Friday, 17 Jan 2020

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Funding for Rheumatology Research in Decline

The Rheumatology Research Foundation and Rheumatology News report that research projects funded by the National Institutes of Health (NIH) dropped by 52% from 2010 to 2014, while the number funded by private foundations fell by 29% over that period.

In 2010, 826 projects were funded by the NIH to ACR members. By 2014, that number was down to 515 (52% decline). During the same timeframe, private foundation funding to ACR contacts went from 90 to 64 funded projects (29% fall).

In that same time period, NIH funding went from $1.16 billion to $686 million while investment by private foundations dropped from $20.7 million in 2010 to $13.6 million in 2014.

The RRF reports that funding for osteoporosis dropped by 31%, while arthritis and lupus were down 22% and Lyme disease spending fell by 21%. Federal funding of autoimmune disease research was down by 16%. Funding was up for scleroderma (14%) and fibromyalgia (11%), although the total spending for these two areas was much lower than for the others, with 2014 scleroderma funding ($24 million) coming to about a tenth of that for arthritis ($239 million).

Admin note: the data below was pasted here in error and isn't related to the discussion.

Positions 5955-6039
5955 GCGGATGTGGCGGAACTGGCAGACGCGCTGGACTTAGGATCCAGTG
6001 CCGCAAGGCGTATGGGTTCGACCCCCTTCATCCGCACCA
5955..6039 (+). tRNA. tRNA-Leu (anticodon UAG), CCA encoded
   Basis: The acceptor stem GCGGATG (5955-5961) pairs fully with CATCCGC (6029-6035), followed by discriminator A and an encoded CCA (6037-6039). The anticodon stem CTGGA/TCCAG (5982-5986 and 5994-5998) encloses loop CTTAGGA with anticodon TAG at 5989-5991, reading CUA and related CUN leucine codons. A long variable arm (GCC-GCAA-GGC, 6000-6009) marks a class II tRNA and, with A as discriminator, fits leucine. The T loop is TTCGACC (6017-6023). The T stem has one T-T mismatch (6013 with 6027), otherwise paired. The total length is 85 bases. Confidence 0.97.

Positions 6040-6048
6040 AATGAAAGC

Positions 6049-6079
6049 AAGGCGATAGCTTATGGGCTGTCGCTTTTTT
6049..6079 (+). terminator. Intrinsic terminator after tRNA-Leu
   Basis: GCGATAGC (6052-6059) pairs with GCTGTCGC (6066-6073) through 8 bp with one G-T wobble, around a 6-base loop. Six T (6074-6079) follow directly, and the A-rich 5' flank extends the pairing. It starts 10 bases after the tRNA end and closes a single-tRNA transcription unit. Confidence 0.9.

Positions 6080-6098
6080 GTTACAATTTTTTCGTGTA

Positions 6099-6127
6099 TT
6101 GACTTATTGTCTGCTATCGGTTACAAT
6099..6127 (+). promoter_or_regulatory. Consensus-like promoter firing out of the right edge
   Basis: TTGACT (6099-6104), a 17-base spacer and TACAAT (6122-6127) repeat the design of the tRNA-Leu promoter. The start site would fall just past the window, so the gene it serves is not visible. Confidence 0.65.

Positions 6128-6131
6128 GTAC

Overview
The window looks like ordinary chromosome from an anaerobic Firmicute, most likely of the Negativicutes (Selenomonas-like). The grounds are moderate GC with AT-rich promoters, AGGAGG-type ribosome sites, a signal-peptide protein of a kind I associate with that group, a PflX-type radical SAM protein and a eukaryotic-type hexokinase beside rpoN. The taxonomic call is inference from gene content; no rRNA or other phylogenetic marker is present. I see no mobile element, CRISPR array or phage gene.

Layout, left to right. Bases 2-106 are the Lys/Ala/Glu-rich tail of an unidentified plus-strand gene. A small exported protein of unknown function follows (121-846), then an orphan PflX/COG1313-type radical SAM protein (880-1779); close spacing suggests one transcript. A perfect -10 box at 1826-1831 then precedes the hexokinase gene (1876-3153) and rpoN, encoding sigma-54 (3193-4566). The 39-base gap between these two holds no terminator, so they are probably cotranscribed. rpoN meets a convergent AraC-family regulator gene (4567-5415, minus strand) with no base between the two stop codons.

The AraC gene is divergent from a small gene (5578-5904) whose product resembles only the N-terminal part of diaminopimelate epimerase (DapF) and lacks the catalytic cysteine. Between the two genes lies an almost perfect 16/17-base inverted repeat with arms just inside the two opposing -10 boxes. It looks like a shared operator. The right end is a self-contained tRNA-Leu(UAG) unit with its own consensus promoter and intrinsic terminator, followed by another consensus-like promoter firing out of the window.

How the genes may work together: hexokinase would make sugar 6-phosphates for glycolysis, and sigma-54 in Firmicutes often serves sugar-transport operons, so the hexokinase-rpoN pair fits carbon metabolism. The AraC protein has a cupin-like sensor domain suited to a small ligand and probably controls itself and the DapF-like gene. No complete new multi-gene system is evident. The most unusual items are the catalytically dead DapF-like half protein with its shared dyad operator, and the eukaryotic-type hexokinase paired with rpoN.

These trends will strain the efforts of academic investigators and put greater pressure on the ACR and RFF to foster new revenue streams for rheumatology research.

The author has no conflicts of interest to disclose related to this subject

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